How to Train Your Dragon: The Hidden World

There May be Spoilers Here

I saw this movie this weekend, and I have to say, I was thoroughly impressed with how it handled what it was meant to do. However, I suspect that anyone who has not seen everything in the series would describe the movie as empty or lacking. Now, by “everything in the series”, I mean Everything.

  1. How to Train Your Dragon
  2. Dragons: Riders of Berk
  3. Dragons: Defenders of Berk
  4. Dragons: Race to the Edge
  5. How to Train Your Dragon 2
  6. How to Train Your Dragon: The Hidden World

The above list provides the in-story chronological order of events… The third movie had a host of references to 2, 3, and 4. Anyway, the movie made a good close to the series, and in that sense, felt complete. However, I would never watch it by itself, and I would advise anyone who hasn’t seen everything (especially 2, 3, and 4) to watch those first, otherwise, there isn’t much to get out of it.

On the other hand, if you have seen everything, you might appreciate what the writer’s did.


I realize this post was more of a review, but that’s because I wouldn’t suggest analyzing it. I suspect this feel of “emptiness” is a result of what Jim said here about a missing RS: How to Weave Throughlines Together to Create a Single Plot.

On the other hand, I wonder whether the entire series as a whole might have a complete story, having ended Hidden World the way they did…

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I was an animator on the first film and heard Dean pitch his vision for all three films way back when. So I’m super familiar with the series—and still felt that Hidden World was sorely lacking.

Dean’s original pitch for the series was amazing—it changed a bit because of external factors, most of which were outside of his control.

2 was weird because it was an argument FOR violence.

3 didn’t have an argument.

You can wrap up a series while still telling a complete story, and not have to make everyone watch all of the supporting material. All you need is a self-contained storyform.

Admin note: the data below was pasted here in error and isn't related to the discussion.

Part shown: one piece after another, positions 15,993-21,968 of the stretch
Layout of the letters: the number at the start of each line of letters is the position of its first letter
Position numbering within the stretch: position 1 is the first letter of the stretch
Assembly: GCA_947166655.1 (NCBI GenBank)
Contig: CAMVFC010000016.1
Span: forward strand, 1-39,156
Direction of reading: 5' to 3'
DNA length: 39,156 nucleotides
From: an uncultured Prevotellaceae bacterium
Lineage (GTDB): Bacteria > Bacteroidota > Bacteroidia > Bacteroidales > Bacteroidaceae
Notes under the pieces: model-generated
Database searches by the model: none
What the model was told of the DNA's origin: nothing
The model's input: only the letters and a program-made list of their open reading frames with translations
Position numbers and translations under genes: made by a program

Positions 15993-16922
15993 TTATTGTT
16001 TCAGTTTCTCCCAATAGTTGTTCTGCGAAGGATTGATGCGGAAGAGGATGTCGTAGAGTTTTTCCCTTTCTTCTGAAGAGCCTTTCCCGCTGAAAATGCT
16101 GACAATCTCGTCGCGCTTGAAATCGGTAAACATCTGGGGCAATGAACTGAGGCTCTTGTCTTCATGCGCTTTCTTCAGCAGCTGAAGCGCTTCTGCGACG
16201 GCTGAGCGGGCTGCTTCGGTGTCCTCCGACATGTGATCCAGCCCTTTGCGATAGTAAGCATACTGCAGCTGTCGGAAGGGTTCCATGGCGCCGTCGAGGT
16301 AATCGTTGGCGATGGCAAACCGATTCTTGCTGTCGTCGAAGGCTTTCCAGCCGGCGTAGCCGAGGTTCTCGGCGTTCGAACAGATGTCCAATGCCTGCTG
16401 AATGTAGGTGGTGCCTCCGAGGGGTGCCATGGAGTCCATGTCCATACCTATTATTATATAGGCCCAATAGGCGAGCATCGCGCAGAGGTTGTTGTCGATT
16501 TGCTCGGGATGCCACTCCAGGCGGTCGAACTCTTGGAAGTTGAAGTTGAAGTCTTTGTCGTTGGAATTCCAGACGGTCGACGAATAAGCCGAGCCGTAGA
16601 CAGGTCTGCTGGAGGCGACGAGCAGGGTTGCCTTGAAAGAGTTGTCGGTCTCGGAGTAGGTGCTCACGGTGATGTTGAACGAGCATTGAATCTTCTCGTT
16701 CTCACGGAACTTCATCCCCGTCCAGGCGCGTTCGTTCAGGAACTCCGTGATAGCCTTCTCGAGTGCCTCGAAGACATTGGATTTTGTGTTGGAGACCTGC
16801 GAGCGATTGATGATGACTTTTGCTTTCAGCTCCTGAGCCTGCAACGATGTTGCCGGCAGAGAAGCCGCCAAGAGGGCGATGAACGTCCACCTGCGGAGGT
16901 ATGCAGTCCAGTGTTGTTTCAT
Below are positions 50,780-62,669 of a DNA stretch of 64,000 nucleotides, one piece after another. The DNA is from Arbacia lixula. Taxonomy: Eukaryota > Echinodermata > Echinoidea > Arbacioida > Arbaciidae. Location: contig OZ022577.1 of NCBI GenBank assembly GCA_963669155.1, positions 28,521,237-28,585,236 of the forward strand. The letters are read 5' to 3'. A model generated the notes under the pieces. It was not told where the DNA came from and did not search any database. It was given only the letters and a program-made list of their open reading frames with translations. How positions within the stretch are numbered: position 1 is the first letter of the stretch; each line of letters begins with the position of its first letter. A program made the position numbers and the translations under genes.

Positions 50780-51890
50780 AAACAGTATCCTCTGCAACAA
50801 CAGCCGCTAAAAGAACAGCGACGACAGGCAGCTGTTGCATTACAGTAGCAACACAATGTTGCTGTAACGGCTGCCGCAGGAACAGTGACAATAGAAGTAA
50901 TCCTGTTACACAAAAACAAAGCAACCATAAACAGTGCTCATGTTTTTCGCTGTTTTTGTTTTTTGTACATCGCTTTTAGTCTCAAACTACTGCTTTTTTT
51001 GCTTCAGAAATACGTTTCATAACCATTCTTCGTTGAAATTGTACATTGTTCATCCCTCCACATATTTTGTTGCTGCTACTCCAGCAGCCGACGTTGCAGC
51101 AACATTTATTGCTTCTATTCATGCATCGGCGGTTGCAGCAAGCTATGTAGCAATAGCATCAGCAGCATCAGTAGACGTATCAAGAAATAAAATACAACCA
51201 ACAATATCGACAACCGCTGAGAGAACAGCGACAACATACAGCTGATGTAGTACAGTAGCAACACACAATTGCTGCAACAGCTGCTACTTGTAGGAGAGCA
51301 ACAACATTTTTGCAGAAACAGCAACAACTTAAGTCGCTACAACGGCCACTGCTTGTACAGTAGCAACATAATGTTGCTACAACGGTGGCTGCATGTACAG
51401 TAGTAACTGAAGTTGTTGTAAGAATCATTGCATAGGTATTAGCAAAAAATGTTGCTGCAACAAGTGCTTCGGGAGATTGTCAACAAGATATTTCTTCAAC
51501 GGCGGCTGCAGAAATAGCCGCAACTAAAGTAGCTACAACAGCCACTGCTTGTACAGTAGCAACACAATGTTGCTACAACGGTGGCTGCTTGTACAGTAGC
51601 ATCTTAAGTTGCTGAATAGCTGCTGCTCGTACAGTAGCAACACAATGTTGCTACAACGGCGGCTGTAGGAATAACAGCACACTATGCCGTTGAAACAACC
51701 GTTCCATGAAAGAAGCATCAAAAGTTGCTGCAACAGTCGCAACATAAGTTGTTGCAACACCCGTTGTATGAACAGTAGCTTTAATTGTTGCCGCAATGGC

HW didn’t have it.

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I fully agree, and I won’t deny that I was a little disappointed by there not being one. However, I also expected it after what happened with both the second movie and the rather rushed feel of the last few episodes of Race to the Edge. I still feel like it closed off the series fairly well, though.

In any case, the first How to Train Your Dragon still takes the #2 spot in my list of most favorite movies of all time. (The Lion King, due to rather nostalgic reasons, takes #1.)

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Oh wow - better than Shawshank Redemption or Spider-Verse?? That’s crazy talk!

I loved working on the first film (my reel is here if you’re interested) - Chris and Dean wrote the entire story in about a month. The studio spent 7 years trying to develop the book into an animated feature with no success. They finally decided to hire the two of them a year before the film was supposed to come out. They rewrote the entire thing from scratch in a month and then we animated the entire thing in 9 months (9 months of 6 days a week!).

Dean was a Blake Snyder fan - he’s even pictured in one of Blake’s books (the Save the Cat! paradigm). The first pitch he gave to us at the studio was basically the 16 beats of Save the Cat with really awesome drawings. Dean made no attempt to keep his preference for structure a secret and was happy to talk story structure anytime. In fact, we had a lecture by Guillermo Del Toro one day where Del Toro said he hates structure and can’t stand anyone who brings it up, and then the next day Dean got up on stage to say, well yeah, you might hate it - but here’s how well structured your films are :laughing:

The interesting thing from a Dramatica/story structure point of view is this:

Chris and Dean worked together to write the first film–and you can see it, especially when you compare the it to the later films in the series.

The first film is a complete story, with all four Throughlines accounted for - logically concise and emotionally fulfilling. Dean took care of all the Overall Story stuff, Chris took care of all the subjective emotional stuff.

After the first film, the studio split them up to work on different projects because obviously, that’s what you do when you want more and more success :roll_eyes:

Dean made the next 2 Dragon films without Chris and it shows - little to no, or confused, subjective story. GREAT objective story.

Chris went to work on Croods - little to no, massively confused, objective story. GREAT subjective story.

It’s really fascinating to see how it all played out. They both saw each other’s blind spots and were able to come together to create something quite wonderful. True collaboration.

The films they did apart are great examples of what happens when you don’t account for all Four Throughlines in a narrative.


Thanks for sharing @jhull. Such fantastic real world insights.

Love the demo reel too!


I was initially excited about 2 because the idea of Stoick’s old approach being more appropriate in a new context was interesting – it would really have given the world of Dragons some multi-dimensional breadth. I was disappointed that the storyform ultimately didn’t deliver.

Without the storyform (or acceptable givens for the storyform), one is just left with a pre-formed opinion on the apparent message.

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